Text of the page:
I think one of the best parts about writing is the way it allows you to experience things that you've never done. Times in history, places in the world, settings and events and battles that you could never experience in real life. It's like reading, except better.
I wondered what it was like for Michal, Saul's daughter, who became David's first wife. I started writing from her perspective, the daughter of a king who was drifting away from the God that had anointed him. She's young and naive, but she knows there's a shadow upon her father, the father she's always idolized, and his house. Even her adored older brother Jonathan. She's lonely. She's proud. She falls in love with David, but she will always be the daughter of the king.
I studied First Samuel as I wrote and the first thing I noticed was that I had always had the chain of events wrong. I thought that David's first encounter with Saul was when he killed Goliath of Gath at Shochah. I was surprised to see that David had been serving Saul as a harp player for some time. Maybe he got sent back home when Israel went to war, and his father sent him out right back out to the sheep where he started. No wonder he jumped at the chance to get off the farm and see some action.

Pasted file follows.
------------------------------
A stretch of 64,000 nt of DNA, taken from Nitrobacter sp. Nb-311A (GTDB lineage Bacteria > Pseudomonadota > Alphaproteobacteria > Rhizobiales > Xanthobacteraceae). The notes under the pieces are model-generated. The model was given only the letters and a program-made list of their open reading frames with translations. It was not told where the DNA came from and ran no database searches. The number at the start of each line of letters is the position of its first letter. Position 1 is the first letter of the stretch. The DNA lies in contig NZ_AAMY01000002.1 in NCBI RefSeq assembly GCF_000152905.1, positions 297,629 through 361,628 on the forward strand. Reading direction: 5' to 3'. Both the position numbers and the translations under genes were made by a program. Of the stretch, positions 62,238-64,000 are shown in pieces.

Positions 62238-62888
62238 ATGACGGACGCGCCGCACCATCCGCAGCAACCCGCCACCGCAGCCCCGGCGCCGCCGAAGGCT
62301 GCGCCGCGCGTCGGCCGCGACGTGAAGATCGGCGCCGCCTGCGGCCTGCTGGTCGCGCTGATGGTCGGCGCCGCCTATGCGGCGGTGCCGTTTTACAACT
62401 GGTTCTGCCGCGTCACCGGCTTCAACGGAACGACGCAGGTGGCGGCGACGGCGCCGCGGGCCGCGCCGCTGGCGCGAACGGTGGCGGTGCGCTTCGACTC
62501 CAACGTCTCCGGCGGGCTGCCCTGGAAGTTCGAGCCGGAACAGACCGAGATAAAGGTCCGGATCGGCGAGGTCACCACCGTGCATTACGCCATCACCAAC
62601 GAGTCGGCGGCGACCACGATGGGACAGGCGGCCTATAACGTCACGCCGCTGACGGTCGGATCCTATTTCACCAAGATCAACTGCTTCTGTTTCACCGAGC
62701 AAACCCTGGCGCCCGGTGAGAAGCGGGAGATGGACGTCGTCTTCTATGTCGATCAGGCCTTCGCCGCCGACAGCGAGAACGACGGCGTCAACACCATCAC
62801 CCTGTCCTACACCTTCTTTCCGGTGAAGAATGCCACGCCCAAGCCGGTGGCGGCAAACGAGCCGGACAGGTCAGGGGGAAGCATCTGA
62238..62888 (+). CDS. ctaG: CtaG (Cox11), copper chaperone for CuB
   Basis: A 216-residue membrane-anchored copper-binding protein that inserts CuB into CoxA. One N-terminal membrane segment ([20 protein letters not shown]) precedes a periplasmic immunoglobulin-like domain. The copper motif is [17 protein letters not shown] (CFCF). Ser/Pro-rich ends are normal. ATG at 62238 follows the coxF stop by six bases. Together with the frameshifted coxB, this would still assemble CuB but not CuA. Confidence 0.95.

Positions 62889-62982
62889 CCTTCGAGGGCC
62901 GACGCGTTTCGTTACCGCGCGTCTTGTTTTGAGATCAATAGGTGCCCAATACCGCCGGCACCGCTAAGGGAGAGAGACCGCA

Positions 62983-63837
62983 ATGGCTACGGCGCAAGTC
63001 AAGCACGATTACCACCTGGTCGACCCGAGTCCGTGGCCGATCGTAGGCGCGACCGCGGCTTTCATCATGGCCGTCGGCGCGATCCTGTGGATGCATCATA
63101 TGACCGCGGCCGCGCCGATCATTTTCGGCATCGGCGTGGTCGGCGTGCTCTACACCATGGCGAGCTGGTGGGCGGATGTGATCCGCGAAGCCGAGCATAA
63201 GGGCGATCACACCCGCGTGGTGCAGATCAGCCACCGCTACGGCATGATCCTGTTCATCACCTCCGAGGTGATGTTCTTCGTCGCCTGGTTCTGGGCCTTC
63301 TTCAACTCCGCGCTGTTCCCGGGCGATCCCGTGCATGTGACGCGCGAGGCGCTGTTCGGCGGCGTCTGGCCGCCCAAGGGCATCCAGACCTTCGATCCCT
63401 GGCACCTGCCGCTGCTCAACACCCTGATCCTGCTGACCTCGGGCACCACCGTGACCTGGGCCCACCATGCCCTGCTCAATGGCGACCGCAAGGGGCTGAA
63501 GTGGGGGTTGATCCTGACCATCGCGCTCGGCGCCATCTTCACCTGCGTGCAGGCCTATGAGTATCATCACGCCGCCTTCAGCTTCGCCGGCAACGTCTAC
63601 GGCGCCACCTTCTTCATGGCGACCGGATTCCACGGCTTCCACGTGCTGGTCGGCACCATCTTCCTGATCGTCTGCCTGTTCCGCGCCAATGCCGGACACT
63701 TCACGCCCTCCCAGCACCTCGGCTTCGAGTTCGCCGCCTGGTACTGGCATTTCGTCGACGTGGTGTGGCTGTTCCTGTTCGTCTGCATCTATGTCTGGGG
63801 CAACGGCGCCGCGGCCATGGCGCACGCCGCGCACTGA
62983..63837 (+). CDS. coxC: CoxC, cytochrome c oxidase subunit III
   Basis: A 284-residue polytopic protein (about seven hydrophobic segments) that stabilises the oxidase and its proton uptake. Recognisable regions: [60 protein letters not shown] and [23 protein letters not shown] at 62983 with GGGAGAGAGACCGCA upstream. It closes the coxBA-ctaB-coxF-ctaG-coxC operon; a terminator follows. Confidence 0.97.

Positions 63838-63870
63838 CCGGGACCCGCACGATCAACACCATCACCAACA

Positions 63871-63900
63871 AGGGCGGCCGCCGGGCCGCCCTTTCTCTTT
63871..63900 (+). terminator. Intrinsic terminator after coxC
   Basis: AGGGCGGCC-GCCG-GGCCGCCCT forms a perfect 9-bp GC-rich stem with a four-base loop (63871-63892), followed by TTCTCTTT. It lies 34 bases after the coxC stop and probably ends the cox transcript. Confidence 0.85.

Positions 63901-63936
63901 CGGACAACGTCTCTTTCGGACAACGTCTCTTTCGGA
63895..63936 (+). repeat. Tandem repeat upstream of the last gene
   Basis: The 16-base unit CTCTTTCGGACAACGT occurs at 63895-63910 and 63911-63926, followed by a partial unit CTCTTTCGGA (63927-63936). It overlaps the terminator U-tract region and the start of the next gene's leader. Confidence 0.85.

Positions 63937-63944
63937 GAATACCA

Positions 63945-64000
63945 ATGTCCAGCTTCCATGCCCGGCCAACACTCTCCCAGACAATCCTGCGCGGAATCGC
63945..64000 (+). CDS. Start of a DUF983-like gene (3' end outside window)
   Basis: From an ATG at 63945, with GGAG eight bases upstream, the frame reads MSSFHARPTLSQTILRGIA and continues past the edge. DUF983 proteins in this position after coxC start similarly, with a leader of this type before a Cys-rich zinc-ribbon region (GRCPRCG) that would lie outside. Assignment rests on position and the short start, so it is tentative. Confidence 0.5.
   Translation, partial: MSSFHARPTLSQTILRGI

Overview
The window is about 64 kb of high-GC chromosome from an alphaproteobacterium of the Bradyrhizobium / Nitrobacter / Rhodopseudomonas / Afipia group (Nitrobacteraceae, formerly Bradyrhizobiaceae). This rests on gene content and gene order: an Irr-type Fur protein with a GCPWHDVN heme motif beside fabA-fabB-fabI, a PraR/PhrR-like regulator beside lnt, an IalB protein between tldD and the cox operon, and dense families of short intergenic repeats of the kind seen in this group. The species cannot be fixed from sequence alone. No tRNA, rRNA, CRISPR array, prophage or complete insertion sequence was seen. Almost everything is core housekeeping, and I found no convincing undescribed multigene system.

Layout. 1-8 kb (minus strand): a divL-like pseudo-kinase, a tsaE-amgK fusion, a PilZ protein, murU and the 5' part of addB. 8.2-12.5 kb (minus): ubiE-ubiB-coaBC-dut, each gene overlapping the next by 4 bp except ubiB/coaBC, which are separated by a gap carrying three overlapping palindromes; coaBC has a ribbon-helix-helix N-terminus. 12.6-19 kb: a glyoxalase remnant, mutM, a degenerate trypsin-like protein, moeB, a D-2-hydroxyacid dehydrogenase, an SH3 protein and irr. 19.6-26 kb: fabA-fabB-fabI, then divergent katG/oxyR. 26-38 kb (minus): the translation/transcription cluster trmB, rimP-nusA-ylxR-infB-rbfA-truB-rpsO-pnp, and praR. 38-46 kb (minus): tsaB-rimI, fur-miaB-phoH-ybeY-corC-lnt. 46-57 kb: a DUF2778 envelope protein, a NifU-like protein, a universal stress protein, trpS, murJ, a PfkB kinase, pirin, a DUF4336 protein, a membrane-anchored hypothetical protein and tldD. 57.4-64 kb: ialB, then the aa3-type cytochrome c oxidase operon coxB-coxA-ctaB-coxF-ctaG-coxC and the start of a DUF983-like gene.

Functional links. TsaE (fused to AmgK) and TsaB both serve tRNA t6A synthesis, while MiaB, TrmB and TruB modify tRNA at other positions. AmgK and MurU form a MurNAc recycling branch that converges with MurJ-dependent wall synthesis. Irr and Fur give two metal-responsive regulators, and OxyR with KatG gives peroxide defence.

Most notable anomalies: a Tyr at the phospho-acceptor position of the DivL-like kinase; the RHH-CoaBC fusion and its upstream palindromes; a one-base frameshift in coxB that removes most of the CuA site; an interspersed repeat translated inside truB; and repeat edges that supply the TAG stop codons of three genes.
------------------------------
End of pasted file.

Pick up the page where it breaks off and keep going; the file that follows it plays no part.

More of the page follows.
Jonathan was my hardest character to understand. I've always liked him, but I realized as I studied First Samuel that I didn't understand him. I know he was David's best friend, that they were like brothers. I know he was brave; in 1 Samuel 14, he and his armor bearer routed an entire camp of Philistines and gave God the glory for their success. So where was he when the entire army of Israel was shaking with fear at Goliath's challenge three chapters later?
|Israel in modern times.|
To read part of this story, click on the page called "For The Love Of David"!